A REPORTER'S NOTEBOOK : NPR Ombudsman Words matter, but tone and how the words are said often matter even more.


Words matter, but tone and how the words are said often matter even more.

A good example of this is a recent feature that ran on Weekend Edition Saturday (WESAT) about a Baghdad press conference where American and Iraqi journalists got a chance to quiz U.S. Attorney General Michael Mukasey. Mukasey had flown there to observe Iraq's new legal system, and NPR Justice correspondent Ari Shapiro went along and later filed two news stories, including an interview with the new attorney general.

But as is the case with most reporters, there is always material left in your notebook that never makes it on air. For this reason, Scott Simon's WESAT often runs a feature known as "Reporter's Notebook." These segments tend to be a correspondent's personal observations and are more essay than news story. Most recently, NPR's Tom Goldman did a moving piece on golfer Arnold Palmer's legacy, and how it feels to have the inexorable aging process erode your talent.

Shapiro's "Reporter's Notebook" set out to describe how a typical press conference works — it doesn't matter where — identifying the types of questioners. There's the attacker (wants to make a point), the rambler (can't get to the point) or the left-fielder, "whose question has nothing to do with the topic at hand."

Shapiro's goal, he told me, was to share with listeners the brave new world for Iraqi journalists who, often for the first time, can openly question high-ranking government officials.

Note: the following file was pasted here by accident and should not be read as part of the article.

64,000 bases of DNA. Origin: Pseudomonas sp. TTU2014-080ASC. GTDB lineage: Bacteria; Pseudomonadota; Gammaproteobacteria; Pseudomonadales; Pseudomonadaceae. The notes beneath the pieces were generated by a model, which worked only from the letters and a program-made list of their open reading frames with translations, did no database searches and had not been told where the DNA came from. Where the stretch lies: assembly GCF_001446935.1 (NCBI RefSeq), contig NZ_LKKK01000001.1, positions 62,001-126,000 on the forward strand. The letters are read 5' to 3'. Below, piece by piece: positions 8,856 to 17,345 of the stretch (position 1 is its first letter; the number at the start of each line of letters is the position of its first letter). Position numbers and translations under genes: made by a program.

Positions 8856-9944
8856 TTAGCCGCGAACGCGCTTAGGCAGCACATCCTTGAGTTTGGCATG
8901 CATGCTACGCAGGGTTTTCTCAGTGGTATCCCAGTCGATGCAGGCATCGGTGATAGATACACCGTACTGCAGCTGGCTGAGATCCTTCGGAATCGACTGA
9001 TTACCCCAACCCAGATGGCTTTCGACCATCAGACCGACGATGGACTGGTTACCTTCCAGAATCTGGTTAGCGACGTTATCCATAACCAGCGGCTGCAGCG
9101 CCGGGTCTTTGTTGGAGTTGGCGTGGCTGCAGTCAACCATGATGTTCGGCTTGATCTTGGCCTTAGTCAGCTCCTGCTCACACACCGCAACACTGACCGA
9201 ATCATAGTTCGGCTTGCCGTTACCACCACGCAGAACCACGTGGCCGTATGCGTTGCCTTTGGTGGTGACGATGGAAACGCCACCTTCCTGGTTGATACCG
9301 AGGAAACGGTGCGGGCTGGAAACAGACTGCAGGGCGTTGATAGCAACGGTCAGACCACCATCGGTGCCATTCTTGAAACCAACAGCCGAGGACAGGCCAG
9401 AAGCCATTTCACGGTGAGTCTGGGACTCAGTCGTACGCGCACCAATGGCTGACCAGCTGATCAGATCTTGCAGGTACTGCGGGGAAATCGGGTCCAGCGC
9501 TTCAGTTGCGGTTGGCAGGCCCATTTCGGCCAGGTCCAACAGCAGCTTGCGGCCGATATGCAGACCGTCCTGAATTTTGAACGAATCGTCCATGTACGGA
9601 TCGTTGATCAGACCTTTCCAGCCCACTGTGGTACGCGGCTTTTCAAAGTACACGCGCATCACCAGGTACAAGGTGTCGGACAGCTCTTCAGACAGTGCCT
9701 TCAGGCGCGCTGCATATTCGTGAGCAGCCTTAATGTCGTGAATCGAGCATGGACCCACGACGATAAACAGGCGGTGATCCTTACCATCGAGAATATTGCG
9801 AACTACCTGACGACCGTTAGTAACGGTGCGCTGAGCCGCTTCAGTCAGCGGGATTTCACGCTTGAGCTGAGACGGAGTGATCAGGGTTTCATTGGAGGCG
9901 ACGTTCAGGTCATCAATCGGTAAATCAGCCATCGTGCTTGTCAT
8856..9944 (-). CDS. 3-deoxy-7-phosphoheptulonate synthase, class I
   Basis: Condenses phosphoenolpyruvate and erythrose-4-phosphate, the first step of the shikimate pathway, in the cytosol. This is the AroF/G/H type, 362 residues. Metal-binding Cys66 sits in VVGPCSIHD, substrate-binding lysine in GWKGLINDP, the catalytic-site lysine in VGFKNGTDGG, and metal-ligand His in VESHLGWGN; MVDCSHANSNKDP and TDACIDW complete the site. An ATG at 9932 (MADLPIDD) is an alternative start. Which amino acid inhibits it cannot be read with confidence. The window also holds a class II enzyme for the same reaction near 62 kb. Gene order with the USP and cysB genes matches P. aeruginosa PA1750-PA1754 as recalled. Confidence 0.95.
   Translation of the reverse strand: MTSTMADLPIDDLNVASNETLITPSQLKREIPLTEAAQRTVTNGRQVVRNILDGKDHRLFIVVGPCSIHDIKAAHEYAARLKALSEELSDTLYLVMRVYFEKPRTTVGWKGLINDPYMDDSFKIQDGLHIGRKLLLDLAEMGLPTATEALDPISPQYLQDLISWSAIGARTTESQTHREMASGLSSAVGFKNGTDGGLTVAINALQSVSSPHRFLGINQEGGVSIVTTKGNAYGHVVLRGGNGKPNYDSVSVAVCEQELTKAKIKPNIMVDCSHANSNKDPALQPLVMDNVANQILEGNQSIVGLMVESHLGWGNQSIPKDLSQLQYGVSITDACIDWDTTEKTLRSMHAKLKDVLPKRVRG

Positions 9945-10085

He even interviewed NPR's former Baghdad bureau chief Jamie Tarabay, who explained what a new experience it was for Iraqi journalists to be able not only to ask questions in public, but to ask them of senior American officials.

The piece ended with Shapiro expressing admiration for the Iraqi journalists. "And Jamie reminded me, many of these newly minted journalists are also operating under death threats, risking their lives daily to be part of an emerging free press."

I've been a journalist for almost 30 years covering my share of press briefings, and when I heard the "notebook" on a Saturday morning, I knew what Shapiro was talking about. It wasn't until the emails started pouring in attacking Shapiro for what many called his "dismissive" tone in describing the Iraqi journalists' questions, that I thought twice about a piece I'd enjoyed.

To date, the office of the Ombudsman has received 165 emails criticizing Shapiro since March 4. In a normal week, the Ombudsman's office receives about 350 emails, so 165 is eye-popping. Only there was a reason for the outpouring in this case.

The onslaught was inspired by FAIR, (Fairness and Accuracy in Reporting) which orchestrated a campaign instructing its constituency to write the Ombudsman:

"Ask the NPR Ombudsman why NPR responded so dismissively and condescendingly to the questions Iraqi journalists posed to U.S. Attorney General Michael Mukasey." FAIR included contact information, a link to the story and a link to a transcript of the Feb. 13 press conference.